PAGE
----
ROME (Sep. 15)
A special secretariat to promote good relations with the principal non-Christian religions will be set up by the Vatican, according to an announcement made this weekend by Pope Paul VI.
The Pope’s announcement was contained in a letter to Eugene Cardinal Tisserant, deacon of the College of Cardinals and head of the Presidential Council of the Ecumenical Council which opens its second session on September 29.
(The New York Times reported from Rome today that the new interfaith secretariat would probably be concerned with Oriental and Middle Eastern religions but not with the Jewish religion. “Jewish-Catholic relations are currently the concern of the Secretariat for Christian Unity,” the Rome correspondent emphasized.)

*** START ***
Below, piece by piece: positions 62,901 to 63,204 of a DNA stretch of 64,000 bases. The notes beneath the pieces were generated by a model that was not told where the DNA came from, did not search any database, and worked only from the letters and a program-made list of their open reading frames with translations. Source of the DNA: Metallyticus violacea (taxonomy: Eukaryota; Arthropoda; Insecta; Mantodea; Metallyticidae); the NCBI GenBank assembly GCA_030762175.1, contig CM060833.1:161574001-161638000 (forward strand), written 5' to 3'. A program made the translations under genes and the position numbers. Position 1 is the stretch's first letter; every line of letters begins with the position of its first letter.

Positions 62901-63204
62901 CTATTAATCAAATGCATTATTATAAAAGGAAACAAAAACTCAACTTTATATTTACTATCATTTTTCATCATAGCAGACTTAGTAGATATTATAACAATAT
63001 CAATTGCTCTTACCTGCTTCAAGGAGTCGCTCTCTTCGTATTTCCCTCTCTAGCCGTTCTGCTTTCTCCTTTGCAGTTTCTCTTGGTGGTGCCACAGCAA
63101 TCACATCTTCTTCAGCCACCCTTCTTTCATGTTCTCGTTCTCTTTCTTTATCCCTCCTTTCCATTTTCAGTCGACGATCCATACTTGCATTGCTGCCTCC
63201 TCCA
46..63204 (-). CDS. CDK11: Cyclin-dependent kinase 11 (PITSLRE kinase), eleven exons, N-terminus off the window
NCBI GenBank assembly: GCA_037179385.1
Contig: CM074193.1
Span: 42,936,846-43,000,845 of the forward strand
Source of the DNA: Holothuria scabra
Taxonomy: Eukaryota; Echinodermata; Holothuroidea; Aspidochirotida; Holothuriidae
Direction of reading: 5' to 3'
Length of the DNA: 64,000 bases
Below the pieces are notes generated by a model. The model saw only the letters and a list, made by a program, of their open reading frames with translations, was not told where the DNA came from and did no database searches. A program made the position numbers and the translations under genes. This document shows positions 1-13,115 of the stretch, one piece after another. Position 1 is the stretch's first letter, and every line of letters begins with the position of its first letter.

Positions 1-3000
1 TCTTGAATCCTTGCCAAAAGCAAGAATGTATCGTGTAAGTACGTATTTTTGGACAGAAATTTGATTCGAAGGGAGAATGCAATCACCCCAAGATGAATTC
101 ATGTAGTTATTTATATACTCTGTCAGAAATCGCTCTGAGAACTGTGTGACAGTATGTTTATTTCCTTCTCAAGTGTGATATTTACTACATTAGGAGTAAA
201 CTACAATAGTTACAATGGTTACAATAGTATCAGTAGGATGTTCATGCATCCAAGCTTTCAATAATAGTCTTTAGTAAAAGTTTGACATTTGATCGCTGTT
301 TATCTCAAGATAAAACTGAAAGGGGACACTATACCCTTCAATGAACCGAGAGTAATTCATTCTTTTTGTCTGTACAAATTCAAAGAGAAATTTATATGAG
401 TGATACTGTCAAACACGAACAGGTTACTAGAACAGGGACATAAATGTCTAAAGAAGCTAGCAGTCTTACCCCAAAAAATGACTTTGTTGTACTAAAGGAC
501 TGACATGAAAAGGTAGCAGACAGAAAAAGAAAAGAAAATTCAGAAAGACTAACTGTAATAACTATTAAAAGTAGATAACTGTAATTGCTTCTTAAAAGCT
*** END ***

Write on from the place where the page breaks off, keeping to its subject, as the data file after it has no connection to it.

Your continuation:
While the Pope gave no indication whether non-Christian religious observers had been invited to the resumed Council session, Vatican sources said here today that formation of the new secretariat leaves the door open for the participation of non-Christian observers at the Council session, although no plans have yet been made to this end.
(In New York, the American Jewish Committee said: “We warmly welcome the step by Pope Paul VI to extend the scope of the Secretariat to include relationships with non-Christian religions. This action will contribute to much desired increased understanding among all religions and it will, of course, substantially advance Catholic-Jewish amity. This step of His Holiness is in keeping with the spirit that prompted the historic accomplishments for the enhancement of human understanding of his saintly predecessor. Pope John XXIII.”)